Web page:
A bit more than a week ago, two good people were killed in a horrific accident. These people were community pillars, well known in the community as being incredibly generous and in their tragic passing, they leave behind a young child and friends and family who loved them.
The leading response from the community that loved them is to “pray” for them and their families and friends.
A few days ago, another good person was involved in a serious accident, from which he luckily escaped with just bumps and bruises.
The leading response from his friends and family is some variation of “thank God” or “praise Jesus” or “our prayers were answered” that he wasn’t seriously hurt.
I just don’t get it and I have never understood the mental gymnastics that it takes for any of this prayer stuff to make sense.
The couple that was killed were Christian but if you believe in a God who is just and watches out for people, you have to wonder why they didn’t rate divine intervention. Did they do something wrong in the eyes of big-daddy in the sky? Did their daughter therefore not deserve to grow up with her parents? The man who walked away from his accident is a Christian but was he somehow a better Christian than the couple that got killed? Do his friends and family somehow possess a prayer superpower that the loved ones of the deceased couple don’t have?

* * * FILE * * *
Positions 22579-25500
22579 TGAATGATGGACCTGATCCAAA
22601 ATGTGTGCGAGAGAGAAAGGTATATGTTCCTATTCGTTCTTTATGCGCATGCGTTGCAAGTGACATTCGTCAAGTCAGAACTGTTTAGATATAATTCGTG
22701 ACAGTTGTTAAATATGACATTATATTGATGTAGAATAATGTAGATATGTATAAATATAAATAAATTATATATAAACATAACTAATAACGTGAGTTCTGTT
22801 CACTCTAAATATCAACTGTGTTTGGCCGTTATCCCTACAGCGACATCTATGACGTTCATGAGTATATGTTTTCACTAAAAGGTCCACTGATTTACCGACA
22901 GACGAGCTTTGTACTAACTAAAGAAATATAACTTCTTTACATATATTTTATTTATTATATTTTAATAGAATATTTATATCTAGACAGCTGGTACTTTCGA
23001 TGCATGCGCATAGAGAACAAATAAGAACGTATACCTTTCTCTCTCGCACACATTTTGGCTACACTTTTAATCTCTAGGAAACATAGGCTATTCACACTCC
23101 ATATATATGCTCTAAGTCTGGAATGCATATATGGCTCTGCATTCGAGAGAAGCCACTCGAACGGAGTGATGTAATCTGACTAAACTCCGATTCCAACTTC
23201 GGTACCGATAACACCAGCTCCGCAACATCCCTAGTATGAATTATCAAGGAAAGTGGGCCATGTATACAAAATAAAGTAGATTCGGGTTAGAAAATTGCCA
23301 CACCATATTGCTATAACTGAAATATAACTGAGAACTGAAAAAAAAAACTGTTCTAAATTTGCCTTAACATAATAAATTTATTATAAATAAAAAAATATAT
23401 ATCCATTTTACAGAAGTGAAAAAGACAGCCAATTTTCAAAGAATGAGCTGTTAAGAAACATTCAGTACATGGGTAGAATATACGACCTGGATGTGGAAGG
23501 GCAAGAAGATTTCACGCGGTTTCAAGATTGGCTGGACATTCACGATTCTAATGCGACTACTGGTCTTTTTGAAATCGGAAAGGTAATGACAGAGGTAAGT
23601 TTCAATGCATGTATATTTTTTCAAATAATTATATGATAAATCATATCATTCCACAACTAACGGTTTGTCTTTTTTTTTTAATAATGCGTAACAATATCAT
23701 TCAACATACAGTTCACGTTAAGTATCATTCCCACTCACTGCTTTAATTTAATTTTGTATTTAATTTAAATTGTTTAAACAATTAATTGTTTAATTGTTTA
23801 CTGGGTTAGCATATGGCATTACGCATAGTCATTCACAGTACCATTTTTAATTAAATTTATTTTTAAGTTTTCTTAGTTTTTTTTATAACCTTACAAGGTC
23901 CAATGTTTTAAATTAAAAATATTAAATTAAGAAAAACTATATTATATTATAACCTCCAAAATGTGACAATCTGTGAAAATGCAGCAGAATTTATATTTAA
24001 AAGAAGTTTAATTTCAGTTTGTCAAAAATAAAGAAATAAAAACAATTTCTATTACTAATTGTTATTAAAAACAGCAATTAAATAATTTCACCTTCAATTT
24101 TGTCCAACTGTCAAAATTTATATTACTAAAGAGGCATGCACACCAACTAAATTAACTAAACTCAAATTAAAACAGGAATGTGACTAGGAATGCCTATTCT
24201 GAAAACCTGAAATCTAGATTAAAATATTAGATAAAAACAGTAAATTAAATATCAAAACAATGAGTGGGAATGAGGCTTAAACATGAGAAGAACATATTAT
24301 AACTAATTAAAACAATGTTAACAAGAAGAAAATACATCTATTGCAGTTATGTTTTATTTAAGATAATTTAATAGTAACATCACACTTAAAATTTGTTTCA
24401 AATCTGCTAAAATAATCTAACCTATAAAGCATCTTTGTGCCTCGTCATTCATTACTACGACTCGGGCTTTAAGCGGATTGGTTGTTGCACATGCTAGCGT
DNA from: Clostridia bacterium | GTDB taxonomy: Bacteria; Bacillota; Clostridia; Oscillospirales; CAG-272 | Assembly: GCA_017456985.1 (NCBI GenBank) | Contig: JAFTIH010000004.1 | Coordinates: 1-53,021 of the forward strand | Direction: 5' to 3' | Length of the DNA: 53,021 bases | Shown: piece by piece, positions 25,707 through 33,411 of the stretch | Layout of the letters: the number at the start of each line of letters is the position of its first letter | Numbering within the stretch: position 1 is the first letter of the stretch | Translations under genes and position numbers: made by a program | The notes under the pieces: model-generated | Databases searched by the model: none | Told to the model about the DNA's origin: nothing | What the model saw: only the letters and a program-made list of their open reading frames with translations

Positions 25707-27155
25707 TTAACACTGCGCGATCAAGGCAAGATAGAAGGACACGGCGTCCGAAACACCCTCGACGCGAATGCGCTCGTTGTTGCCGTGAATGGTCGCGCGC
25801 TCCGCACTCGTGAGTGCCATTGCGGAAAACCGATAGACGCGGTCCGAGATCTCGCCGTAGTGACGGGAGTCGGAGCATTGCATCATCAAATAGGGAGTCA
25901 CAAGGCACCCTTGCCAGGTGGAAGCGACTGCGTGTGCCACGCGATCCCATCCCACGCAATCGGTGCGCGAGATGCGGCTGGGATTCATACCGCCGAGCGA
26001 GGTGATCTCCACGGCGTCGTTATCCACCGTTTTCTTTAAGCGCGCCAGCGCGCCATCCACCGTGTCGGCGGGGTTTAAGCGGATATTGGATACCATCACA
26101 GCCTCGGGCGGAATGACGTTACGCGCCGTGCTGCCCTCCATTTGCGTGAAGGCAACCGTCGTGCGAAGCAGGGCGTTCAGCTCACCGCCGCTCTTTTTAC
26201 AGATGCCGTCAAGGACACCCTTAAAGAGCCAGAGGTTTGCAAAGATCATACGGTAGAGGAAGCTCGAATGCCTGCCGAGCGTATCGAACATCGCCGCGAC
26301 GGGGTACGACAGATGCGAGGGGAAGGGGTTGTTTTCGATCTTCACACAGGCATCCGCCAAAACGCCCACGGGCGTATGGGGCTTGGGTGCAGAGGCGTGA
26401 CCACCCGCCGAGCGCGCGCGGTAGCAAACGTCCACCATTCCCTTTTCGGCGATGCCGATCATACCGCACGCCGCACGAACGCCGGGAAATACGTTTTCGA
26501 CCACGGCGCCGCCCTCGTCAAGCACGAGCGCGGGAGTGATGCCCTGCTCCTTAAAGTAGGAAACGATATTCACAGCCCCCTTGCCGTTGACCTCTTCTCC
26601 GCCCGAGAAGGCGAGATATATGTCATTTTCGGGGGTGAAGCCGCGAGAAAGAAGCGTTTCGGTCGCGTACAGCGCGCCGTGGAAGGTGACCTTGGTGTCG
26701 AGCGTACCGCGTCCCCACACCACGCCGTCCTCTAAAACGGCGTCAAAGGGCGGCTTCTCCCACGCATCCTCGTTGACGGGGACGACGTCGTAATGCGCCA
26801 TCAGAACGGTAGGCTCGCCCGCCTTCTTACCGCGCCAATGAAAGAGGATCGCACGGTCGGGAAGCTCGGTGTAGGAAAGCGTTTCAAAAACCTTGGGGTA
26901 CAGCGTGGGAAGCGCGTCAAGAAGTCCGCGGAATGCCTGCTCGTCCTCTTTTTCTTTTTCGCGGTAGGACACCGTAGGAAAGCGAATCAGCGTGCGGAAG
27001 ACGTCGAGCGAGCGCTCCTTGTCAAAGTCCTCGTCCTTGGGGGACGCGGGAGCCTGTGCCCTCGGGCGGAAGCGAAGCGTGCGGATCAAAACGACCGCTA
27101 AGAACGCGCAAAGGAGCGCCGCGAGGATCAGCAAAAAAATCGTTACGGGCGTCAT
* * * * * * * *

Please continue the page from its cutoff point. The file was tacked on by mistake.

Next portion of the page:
There is only one answer to all these questions.
Prayer is nonsense. Prayer is babbling to a sky that doesn’t care. Prayer is magical thinking that does not deliver magical results.
Who lives and who dies is up to pure, random chance.
If you want to help someone, don’t pray – instead, physically DO something. Donate to a cause, give your time, write letters, sign petitions, or otherwise get involved, but stop pretending you are helping anybody when you pray.
Magic spells are no substitute for action.
(Photo credit: The First Prayer in Congress; http://digitalcollections.nypl.org/items/510d47d9-4c84-a3d9-e040-e00a18064a99)
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